Some surveys indicate that December is the month most people choose to propose marriage to the person they love. Whether you plan to pop the question in December or another month, you need to know how to pick the right ring. Unless the special someone in your life has been dropping hints about what kind of size or cut they hope for, you'll need some help making the right choice. What follows are five tips to help you find that special ring.
Make sure the ring is the right size
You need to know what size to order so that the ring fits your fiancée's ring finger. You could directly ask her, but it would ruin the surprise.
You can begin by asking one of your fiancée's friends to find out. They may be able to pretend to want to borrow one of her rings for a special event and bring it to you so that you can show it to the jeweler. If there's no ring to borrow, your best bet is to buy a size that's on the larger side and to have it altered. It's far easier to resize a large ring down than it is to resize a small ring up.
Spend a little time familiarizing yourself with the four Cs of precious stone purchase
While diamonds are still the most popular stones for use in engagement rings, other stones are gaining ground, as well. Whatever kind of stone you may choose, you need to pay attention to the four Cs:
Carat: The carat of a stone is a measure of its weight. The center stone of the average ring weighs 1.2 carats. The other stones used in a ring usually weigh an additional half-carat, all together. You could choose to go with the average size or choose something bigger or smaller.
Cut: The cut of a stone may refer to its shape, or its ability to reflect light. A stone can be round, heart-shaped, pear-shaped, or oval-shaped. You can choose whatever shape you like. The sparkly quality of a stone determines much of its beauty. Many people refer to the Holloway Cut Advisor for guidance when determining the quality of a cut. It can be an inaccurate tool to use, however. It's a much better idea to simply hold a stone under bright light, and judge its ability to sparkle by yourself.
Color: Colorless diamonds tend to be the most prized stones. Diamonds with impurities have color and are graded on a scale that runs from D to Z. Stones graded D are colorless, and those graded Z have the most color.
Clarity: A clear stone should have no chips, dents, or other flaws. Poor-quality diamonds have flaws, blemishes, or inclusions that can be seen with the unaided eye. They also tend to be less brilliant and to be less durable. Flawless diamonds are graded FL. Diamonds with the smallest blemishes are graded VVS1 or VVS2.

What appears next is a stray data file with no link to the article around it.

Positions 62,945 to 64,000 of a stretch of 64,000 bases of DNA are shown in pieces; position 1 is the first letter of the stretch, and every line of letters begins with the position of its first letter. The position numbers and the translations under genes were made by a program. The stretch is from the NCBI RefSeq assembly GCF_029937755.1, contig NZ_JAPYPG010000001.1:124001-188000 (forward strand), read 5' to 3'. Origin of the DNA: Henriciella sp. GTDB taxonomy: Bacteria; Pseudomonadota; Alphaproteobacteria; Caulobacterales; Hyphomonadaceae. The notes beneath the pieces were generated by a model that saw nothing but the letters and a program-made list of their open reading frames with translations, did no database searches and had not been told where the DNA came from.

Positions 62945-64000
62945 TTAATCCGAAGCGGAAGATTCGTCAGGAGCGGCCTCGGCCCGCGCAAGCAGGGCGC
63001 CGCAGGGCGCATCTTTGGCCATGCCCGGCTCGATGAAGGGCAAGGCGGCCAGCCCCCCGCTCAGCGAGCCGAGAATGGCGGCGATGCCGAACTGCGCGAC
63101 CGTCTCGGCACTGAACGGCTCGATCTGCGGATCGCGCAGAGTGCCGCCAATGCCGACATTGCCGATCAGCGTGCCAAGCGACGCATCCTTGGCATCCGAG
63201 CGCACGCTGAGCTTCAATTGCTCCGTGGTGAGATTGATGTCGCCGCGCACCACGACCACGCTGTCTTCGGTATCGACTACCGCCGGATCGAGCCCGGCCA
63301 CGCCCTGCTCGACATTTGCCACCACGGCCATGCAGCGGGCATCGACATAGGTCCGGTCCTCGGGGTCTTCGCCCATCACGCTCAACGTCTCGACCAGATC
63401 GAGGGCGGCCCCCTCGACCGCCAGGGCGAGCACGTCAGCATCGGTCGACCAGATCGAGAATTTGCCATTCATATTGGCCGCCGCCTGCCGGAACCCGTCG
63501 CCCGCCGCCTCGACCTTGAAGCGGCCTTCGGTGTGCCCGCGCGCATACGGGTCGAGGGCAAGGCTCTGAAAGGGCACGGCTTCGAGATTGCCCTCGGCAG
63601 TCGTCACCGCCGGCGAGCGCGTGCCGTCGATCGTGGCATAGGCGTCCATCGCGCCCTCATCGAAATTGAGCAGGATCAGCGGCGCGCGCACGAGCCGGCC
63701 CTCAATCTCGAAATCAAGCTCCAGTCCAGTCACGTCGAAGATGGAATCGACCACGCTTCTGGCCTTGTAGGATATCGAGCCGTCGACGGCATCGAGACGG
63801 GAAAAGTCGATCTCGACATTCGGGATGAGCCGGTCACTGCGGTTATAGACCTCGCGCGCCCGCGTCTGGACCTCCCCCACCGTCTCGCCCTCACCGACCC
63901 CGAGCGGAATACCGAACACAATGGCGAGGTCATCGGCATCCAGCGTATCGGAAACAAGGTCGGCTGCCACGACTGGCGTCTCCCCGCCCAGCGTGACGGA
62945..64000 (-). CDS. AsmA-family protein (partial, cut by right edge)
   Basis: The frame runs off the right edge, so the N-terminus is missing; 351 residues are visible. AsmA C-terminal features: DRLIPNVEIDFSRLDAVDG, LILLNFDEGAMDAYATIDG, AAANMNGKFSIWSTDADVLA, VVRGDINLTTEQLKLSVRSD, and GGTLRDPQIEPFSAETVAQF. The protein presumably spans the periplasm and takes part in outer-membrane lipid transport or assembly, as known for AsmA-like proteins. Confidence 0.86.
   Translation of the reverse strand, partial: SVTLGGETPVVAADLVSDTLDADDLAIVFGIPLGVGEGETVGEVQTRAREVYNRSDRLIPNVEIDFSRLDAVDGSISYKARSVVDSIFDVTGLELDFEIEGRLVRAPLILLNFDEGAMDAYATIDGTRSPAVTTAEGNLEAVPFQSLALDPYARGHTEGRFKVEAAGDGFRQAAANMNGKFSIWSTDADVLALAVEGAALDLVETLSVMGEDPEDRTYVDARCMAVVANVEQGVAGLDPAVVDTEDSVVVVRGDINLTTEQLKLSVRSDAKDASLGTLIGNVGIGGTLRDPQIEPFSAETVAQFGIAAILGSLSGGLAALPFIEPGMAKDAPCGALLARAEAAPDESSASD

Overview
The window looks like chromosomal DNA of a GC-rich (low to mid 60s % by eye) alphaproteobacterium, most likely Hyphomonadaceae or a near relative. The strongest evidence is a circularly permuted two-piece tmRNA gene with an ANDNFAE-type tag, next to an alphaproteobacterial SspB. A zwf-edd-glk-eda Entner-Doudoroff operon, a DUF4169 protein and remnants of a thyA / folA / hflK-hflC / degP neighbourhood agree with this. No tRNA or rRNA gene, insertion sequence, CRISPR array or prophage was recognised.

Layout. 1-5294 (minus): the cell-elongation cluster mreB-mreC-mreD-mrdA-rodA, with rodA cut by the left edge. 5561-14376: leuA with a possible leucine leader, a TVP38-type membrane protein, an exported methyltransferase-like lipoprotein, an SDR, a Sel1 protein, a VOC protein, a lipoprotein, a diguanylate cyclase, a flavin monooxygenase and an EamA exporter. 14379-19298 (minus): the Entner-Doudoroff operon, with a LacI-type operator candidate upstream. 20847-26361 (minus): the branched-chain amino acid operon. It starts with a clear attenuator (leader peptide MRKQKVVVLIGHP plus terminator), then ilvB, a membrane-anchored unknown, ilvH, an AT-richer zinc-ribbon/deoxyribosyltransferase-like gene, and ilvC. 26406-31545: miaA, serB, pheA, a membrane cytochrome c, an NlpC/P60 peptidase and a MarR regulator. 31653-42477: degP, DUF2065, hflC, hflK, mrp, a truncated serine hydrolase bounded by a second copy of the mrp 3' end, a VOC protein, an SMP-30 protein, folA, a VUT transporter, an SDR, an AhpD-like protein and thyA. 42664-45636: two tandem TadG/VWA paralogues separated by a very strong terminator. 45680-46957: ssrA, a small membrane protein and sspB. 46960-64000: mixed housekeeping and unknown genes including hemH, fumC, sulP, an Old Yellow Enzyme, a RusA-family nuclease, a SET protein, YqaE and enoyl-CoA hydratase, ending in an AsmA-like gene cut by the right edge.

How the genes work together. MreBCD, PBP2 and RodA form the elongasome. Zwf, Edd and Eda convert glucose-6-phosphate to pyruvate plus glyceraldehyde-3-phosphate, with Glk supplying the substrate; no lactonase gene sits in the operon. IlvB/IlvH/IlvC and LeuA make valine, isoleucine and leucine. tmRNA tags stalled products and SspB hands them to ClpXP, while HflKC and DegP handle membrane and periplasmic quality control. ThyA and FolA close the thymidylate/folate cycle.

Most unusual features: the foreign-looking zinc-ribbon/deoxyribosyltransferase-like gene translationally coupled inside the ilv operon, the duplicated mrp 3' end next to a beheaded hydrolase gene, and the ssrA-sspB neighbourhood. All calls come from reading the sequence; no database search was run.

Choose the right kind of setting
Once you have the right stone to use in your ring, you need to think about the ring setting. There are many choices. You can choose among a tension setting, a pave, scallop, channel, or other settings. You also need to choose the kind of precious metal that the ring will be made of. In addition to regular gold, you have choices such as rose gold, white gold, palladium, and platinum.
Be sure not to overreach
Jewelry companies promote the idea that you should spend on a ring what you make in two months. If you feel that you can't actually afford to spend two months' salary on a ring, however, you mustn't feel pressured to do it. You should spend whatever you feel is right. The average engagement ring costs about $5,500. You can consider financing the ring at the jewelry store, but you need to remember that if you are unable to make a payment in a given month, the interest rate could be as high as 25 percent of the cost of the ring.
If you feel pressure to spend excessively on the ring, there is a study that you should be aware of. A research paper by Emory University, titled 'A Diamond is Forever' and Other Fairy Tales: The Relationship between Wedding Expenses and Marriage Duration, has found that high-priced engagement rings are linked to short-lived marriages.
Be sure to insure the ring
While it may not be very romantic to think about what happens if someone loses the ring, it's sensible to consider the possibility. You can either buy standalone engagement ring insurance or buy insurance as a part of your existing homeowner's insurance policy or renter's policy.
You need to make sure that the insurance that you get includes coverage against both theft and loss. Should you need to make a claim on your policy, it can help to have the purchase receipt and the purchase certificate from a gemologist, handy. It can help ask the insurance company about what other kinds of documents they need to process a claim. It's also important to remember that loss of a ring doesn't necessarily have to involve loss of the entire article. Stones can work themselves loose from their settings, and fall off, as well. It's a good idea to have the ring checked by a jeweler twice a year.
Finally, you need to remember that as, important as it is to find and buy the right ring, your future spouse is marrying you, and not the ring. If you can't afford an expensive ring, it shouldn't really matter. It is the life that you live together that really counts.